Here is another problem caused by the drain plug that could make a car leak oil after an oil change. Under- or over-tightening, the drain plug is a common problem and an easy mistake. You want to first hand-tighten the drain plug then complete the task with a wrench up to the point where it feels secure. If you don’t go far enough or proceed too far, you could end up leaving gaps or even cracking the drain pan. Both result in oil leaking from the engine.

Either way, you will need to adjust the drain plug to form a proper seal. If you have cracked the drain pan, be sure to have that replaced. Otherwise, it won’t matter how loose or tight the drain plug is. You are still going to have a leak.

Is your drain plug stuck? Check out our guide for the easiest way to remove a stuck drain plug.

Oil Reservoir is Overfilled

How much oil is too much? When you go beyond the designated line in the oil reservoir. Having too much oil is just as hazardous as having too little oil. You could end up damaging your engine. When there is too much oil, it begins to foam inside the engine, penalizing the hydraulic pressure. Your seals and gaskets are also stressed, which means that oil begins to leak.

The easiest way to check if this is the problem is to pull out the dipstick. If the oil level goes beyond the full line, you know you have a problem. Fortunately, the solution is simple. You just have to remove the excess oil, and the issue should clear up.

Wrong or Loose Oil Cap

The engine oil cap is important. Although the only job is to cover the fill tube, this works in two ways. It keeps oil fumes from escaping your vehicle and stops oil from sloshing around. Therefore, if there are oil splatters all over the engine, it points to an oil cap problem.

Sometimes, the oil cap is the wrong size. Though it’s rare, a mechanic may accidentally swap one oil cap for another. More often, the oil cap gets threaded on incorrectly, leaving little gaps for the oil to leak through. Check to see if the cap is flush with the fill tube. If it looks slightly crooked, try taking it off and putting it on correctly.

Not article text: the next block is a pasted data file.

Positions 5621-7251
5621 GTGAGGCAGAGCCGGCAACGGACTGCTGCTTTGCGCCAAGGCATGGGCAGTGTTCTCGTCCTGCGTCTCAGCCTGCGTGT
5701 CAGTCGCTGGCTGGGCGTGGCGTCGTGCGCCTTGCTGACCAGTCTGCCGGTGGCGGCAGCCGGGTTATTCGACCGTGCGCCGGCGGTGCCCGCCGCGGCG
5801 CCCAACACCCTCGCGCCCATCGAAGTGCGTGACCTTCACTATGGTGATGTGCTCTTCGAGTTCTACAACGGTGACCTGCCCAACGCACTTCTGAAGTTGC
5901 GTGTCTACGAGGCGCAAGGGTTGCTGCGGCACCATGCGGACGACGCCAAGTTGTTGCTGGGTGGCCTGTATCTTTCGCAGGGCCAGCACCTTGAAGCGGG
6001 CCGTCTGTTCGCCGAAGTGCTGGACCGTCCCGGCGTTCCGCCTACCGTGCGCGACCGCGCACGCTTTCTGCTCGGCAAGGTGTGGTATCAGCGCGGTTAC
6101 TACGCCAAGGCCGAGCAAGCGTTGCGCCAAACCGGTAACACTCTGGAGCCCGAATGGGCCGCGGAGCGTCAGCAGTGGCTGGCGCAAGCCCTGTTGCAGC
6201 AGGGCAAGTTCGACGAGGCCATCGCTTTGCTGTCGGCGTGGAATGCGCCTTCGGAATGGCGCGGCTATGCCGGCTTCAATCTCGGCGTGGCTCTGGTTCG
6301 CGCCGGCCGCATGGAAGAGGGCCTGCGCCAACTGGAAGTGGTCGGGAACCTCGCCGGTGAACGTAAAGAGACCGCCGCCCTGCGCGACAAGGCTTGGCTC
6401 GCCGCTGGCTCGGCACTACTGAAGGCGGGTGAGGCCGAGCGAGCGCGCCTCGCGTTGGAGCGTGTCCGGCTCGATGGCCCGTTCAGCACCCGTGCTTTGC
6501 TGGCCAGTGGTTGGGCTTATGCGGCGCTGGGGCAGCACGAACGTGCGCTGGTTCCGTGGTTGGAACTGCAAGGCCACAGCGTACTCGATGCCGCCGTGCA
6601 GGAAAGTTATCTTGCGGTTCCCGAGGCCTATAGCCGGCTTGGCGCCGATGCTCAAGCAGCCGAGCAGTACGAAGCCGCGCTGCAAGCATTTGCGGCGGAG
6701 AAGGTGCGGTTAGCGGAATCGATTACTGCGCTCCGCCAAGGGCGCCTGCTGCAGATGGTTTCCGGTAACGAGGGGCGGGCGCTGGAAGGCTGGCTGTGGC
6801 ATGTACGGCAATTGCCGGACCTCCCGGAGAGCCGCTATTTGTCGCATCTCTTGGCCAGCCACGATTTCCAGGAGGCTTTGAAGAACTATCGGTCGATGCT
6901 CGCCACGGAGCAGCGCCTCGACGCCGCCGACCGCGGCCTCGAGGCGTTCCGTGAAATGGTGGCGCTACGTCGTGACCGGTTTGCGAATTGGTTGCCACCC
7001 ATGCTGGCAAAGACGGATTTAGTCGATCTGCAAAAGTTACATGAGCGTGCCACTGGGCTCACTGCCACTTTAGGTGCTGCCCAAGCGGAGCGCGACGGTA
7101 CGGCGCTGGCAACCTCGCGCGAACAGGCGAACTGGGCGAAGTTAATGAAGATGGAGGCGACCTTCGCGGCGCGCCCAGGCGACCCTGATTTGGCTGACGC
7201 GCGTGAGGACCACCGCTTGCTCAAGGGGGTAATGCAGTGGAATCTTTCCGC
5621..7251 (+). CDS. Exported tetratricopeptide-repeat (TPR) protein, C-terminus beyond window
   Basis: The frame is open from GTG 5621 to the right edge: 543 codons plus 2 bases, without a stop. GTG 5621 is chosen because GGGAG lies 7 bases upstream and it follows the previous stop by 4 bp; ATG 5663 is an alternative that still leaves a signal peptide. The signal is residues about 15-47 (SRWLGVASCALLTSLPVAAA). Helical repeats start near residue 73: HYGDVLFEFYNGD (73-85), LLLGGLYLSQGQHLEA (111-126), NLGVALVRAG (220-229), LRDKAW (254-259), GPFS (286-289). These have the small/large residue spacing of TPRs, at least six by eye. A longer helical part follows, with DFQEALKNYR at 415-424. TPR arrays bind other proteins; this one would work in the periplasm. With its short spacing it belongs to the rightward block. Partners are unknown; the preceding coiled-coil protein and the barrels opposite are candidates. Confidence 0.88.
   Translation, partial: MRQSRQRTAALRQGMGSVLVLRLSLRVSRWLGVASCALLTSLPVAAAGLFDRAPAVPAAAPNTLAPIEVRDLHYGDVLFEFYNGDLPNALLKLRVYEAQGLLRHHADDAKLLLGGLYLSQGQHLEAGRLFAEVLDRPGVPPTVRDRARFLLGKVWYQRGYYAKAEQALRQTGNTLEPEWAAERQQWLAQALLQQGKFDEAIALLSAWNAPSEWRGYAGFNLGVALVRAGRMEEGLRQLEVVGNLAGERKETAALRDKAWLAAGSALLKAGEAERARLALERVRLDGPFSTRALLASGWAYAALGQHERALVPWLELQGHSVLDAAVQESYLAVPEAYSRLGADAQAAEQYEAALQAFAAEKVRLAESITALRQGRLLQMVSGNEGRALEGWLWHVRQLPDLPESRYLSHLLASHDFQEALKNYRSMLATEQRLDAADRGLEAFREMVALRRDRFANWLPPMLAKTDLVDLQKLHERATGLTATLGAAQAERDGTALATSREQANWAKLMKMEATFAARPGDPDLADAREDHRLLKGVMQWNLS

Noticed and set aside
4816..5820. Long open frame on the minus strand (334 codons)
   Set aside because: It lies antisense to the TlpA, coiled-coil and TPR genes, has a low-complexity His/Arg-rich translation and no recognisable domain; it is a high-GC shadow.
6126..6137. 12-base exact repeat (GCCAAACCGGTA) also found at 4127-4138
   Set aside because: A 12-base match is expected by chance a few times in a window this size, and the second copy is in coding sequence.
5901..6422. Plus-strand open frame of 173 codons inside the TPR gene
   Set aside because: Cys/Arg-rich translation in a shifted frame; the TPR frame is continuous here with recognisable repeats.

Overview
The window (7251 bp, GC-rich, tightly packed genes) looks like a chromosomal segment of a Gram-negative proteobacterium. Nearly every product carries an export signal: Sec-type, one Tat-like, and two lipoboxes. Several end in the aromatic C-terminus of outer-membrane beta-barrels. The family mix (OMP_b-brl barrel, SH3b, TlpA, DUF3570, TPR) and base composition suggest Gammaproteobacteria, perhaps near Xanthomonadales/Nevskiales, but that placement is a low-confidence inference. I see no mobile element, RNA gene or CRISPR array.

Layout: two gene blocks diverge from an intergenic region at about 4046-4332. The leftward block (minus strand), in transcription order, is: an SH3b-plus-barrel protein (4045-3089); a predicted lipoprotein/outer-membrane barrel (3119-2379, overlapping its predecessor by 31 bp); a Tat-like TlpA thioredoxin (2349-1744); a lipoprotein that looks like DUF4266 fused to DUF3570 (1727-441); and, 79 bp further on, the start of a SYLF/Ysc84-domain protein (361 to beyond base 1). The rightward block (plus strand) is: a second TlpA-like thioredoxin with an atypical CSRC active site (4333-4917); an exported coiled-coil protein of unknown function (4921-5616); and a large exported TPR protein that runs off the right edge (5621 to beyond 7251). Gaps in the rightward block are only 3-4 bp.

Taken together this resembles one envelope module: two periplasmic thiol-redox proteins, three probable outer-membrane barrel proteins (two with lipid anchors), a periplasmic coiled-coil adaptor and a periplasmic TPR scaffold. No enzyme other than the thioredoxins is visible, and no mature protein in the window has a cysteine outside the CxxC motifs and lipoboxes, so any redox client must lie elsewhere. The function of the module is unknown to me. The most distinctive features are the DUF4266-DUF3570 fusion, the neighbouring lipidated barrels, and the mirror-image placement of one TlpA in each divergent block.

Broken Gaskets

Did you notice that the oil started leaking right after you finished putting in the new motor oil? If your car is leaking oil after an oil change, it could be a sign that there are dry seals or broken gaskets. Throughout the years, these vital seals and gaskets start to wear, degrading their sealing capabilities. When that happens, oil begins to leak into the engine.

Most gaskets and seals will last about 5 years or more. Once they start to break, however, you will need the help of a mechanic to replace them.

How to Prevent Oil Leaks After an Oil Change

Now that you know the reasons why your car is leaking oil after an oil change, let’s talk about what you can do to prevent such an issue. Every vehicle requires routine oil changes around 5,000-10,000 miles. To ensure that your engine continues to operate optimally, follow the vehicle manufacturer’s service recommendations.

After that, it is important to use the right kind of motor oil. Make sure that the viscosity grade is correct. Use high-mileage synthetic oil for cars with an odometer reading over 75,000.

No More Oil Leaks After Oil Changes

There are many reasons behind your car leaking oil after an oil change. Sometimes, it is the drain plug or an ill-fitting oil filter. If you spot oil leaking, it is important that you solve the issue as soon as possible. Most of the solutions can be done yourself, but you can also bring your vehicle to a trusted mechanic if you are unsure about what to do.

Categories: Oil Guides